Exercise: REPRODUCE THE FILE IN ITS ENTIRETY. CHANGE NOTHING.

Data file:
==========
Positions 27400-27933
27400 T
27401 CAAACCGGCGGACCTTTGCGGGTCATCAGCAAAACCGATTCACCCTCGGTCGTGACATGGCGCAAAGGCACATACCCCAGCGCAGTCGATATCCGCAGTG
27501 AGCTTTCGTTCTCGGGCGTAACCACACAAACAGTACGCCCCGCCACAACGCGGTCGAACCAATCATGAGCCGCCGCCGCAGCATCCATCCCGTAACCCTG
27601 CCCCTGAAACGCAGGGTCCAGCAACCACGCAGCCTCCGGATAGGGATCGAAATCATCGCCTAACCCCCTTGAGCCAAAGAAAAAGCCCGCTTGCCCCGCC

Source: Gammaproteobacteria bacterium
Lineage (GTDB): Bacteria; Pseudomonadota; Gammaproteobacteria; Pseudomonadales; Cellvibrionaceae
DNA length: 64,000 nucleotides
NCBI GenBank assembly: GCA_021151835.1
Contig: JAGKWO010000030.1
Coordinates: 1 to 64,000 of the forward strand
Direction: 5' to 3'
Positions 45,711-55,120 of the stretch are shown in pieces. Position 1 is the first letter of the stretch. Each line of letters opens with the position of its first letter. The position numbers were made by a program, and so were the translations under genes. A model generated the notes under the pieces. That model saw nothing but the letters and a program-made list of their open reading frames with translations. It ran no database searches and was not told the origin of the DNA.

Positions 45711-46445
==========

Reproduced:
Positions 27400-27933
27400 T
27401 CAAACCGGCGGACCTTTGCGGGTCATCAGCAAAACCGATTCACCCTCGGTCGTGACATGGCGCAAAGGCACATACCCCAGCGCAGTCGATATCCGCAGTG
27501 AGCTTTCGTTCTCGGGCGTAACCACACAAACAGTACGCCCCGCCACAACGCGGTCGAACCAATCATGAGCCGCCGCCGCAGCATCCATCCCGTAACCCTG
27601 CCCCTGAAACGCAGGGTCCAGCAACCACGCAGCCTCCGGATAGGGATCGAAATCATCGCCTAACCCCCTTGAGCCAAAGAAAAAGCCCGCTTGCCCCGCC

Source: Gammaproteobacteria bacterium
Lineage (GTDB): Bacteria; Pseudomonadota; Gammaproteobacteria; Pseudomonadales; Cellvibrionaceae
DNA length: 64,000 nucleotides
NCBI GenBank assembly: GCA_021151835.1
Contig: JAGKWO010000030.1
Coordinates: 1 to 64,000 of the forward strand
Direction: 5' to 3'
Positions 45,711-55,120 of the stretch are shown in pieces. Position 1 is the first letter of the stretch. Each line of letters opens with the position of its first letter. The position numbers were made by a program, and so were the translations under genes. A model generated the notes under the pieces. That model saw nothing but the letters and a program-made list of their open reading frames with translations. It ran no database searches and was not told the origin of the DNA.

Positions 45711-46445